Many orb weaver spiders sport yellowish stripes or spots on
their undersides, and for a good reason. That color yellow tempts bees and
flies into a spider’s web, a new study suggests.

Orb weaver spiders get their name because they spin and sit on
circular webs
(SN: 8/8/17). But
these spiders and their bright colors are a paradox. Why would a predator that relies
on stealth for its next meal look so conspicuous? Scientists have hypothesized
that bright colors on orb weaver spiders might serve to warn predators, to
blend into vegetation or to attract prey.

In the new study, researchers examined if yellow colorations
on a species of golden orb weaver spider (Nephila pilipes) attract their
flying insect prey. Found across Asia, this spider sits on its web day and
night with its underside — mottled and striped yellow on black — facing open
space. The team found more than 250 wild N. pilipes females in the wild.
They removed each female and either left its web vacant or replaced it with a cardboard
spider. These cardboard models had paper strips of yellow, blue or black color
glued onto them.

After almost 1,800 hours of video recording the faux
arachnids, the team found that during the daytime, the yellow-striped model
that resembled a real N. pilipes attracted
more than twice as many insects
, including bees and flies, as any other fake
spider or empty web. What’s more, the yellow color worked just as well at night
attracting moths, the scientists report online February 11 in Functional Ecology.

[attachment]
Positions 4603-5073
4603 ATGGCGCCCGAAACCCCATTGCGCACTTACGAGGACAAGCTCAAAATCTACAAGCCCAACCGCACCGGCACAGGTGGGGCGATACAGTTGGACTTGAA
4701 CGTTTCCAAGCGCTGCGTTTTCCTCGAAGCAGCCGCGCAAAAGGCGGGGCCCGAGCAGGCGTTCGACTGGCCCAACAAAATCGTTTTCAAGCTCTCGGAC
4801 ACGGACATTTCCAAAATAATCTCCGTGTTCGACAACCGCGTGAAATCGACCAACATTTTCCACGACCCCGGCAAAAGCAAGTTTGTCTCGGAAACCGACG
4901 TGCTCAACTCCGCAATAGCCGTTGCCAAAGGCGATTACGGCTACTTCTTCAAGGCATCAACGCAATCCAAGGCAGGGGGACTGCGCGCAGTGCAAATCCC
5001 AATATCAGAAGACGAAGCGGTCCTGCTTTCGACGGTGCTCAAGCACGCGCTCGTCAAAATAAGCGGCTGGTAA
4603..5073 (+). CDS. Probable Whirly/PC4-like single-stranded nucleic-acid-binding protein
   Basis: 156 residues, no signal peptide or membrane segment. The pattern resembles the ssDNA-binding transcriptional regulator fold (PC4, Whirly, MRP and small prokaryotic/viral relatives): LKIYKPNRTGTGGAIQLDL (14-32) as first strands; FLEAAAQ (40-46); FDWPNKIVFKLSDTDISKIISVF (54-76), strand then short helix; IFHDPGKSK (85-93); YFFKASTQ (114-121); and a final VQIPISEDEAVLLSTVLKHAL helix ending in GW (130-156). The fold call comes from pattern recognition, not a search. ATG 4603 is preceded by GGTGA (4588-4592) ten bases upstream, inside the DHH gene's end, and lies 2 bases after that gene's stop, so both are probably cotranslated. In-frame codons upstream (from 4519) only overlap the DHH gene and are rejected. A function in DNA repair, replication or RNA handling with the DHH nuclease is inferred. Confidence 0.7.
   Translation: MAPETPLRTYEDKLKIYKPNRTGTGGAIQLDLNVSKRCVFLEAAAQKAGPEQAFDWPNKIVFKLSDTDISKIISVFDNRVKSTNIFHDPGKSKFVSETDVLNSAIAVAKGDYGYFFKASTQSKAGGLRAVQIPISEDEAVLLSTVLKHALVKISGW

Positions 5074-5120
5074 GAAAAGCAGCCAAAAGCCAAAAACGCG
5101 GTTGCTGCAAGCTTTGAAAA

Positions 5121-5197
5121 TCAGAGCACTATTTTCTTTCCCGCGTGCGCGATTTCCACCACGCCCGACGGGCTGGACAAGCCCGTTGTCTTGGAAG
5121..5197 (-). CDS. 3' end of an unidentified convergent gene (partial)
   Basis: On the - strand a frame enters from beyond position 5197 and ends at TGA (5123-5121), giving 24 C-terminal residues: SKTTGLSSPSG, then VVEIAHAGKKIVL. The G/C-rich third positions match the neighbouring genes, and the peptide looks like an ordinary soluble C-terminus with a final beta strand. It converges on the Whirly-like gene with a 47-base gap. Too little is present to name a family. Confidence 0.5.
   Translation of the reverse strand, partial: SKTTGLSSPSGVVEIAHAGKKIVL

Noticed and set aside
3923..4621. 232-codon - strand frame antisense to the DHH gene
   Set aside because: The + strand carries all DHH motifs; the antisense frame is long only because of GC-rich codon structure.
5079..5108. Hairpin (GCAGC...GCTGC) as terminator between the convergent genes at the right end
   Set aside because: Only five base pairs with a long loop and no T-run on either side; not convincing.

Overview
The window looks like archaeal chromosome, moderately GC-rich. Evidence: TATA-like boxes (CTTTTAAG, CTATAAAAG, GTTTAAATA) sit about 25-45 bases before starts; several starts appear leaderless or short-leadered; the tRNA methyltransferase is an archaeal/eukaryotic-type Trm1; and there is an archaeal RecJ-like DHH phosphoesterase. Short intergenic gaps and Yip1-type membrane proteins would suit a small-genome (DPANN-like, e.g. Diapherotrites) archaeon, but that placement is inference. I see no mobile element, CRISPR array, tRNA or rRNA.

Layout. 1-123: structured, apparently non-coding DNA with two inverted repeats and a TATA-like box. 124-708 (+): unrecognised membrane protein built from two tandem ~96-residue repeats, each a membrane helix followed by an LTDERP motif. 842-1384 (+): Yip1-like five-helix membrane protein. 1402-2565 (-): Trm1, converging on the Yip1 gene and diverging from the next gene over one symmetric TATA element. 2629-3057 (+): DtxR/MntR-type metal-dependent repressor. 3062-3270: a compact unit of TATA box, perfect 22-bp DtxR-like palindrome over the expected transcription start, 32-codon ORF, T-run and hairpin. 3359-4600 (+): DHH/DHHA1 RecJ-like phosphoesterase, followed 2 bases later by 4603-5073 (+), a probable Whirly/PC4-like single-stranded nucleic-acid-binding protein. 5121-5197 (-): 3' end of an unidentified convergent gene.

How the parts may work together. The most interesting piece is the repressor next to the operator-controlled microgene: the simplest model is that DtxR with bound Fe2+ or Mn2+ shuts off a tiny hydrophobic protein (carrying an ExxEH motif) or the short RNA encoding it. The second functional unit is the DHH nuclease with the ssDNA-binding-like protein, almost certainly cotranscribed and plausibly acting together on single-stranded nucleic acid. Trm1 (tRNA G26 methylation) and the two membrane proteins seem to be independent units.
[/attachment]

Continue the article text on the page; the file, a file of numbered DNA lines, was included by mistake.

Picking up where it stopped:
The team then scoured online zoological databases for associations
between yellow markings and prey attraction in orb weaver spiders. Surveying dozens
of distantly related species revealed that yellow stripes or spots were more
likely to have evolved in orb weaver spiders that sit on their webs in open,
bright spaces, where visual baits may be more effective.

The research “reinforces that the color yellow lures insects,”
says Nathalia Ximenes, a behavioral ecologist at the University of São
Paulo in Brazil who studies coloration in orb weaver spiders but was not
involved in the work. Scientists don’t yet know why insects are attracted to
yellow on orb weaver spiders. Perhaps the prey mistake a spider for a
yellow-flecked flower, a hypothesis supported by the fact that most prey
attracted were pollinators.

Understanding the function of color patterns in animals is a
fundamental question for evolutionary biologists, says study coauthor Mark
Elgar, an evolutionary biologist at University of Melbourne in Australia. Studying
animal colorations, he says, can also inform practical applications. He cites
an example of how a team member’s interest in animal colors had led to
researching light reflectance with “interesting applied opportunities” in
energy storage.